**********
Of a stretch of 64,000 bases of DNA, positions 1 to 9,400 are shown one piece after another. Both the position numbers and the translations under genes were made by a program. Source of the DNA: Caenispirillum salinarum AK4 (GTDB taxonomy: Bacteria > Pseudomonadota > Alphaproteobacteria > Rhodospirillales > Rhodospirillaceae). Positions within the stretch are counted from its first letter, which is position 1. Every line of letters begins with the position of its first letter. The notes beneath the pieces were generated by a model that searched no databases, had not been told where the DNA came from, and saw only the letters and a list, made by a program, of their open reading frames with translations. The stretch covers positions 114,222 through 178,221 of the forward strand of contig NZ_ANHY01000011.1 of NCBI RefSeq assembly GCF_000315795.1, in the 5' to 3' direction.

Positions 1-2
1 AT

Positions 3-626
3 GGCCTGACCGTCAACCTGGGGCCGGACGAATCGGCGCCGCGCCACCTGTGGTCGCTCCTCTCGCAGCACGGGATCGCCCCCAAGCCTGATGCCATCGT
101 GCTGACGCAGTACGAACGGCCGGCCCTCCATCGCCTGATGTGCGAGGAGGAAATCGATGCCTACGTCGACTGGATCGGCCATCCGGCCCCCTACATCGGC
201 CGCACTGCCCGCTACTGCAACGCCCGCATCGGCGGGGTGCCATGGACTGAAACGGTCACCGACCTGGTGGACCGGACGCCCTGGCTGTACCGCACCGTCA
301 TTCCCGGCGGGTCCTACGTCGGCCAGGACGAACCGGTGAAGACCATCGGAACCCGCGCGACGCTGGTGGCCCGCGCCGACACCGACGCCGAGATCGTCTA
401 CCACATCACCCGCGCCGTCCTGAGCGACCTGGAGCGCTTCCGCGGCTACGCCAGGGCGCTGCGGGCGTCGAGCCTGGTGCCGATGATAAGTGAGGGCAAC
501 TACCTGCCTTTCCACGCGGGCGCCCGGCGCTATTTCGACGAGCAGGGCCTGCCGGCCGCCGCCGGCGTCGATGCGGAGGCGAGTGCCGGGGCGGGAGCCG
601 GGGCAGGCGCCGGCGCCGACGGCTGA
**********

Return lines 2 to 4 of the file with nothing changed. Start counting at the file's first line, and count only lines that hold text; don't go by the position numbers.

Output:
Positions 1-2
1 AT

Positions 3-626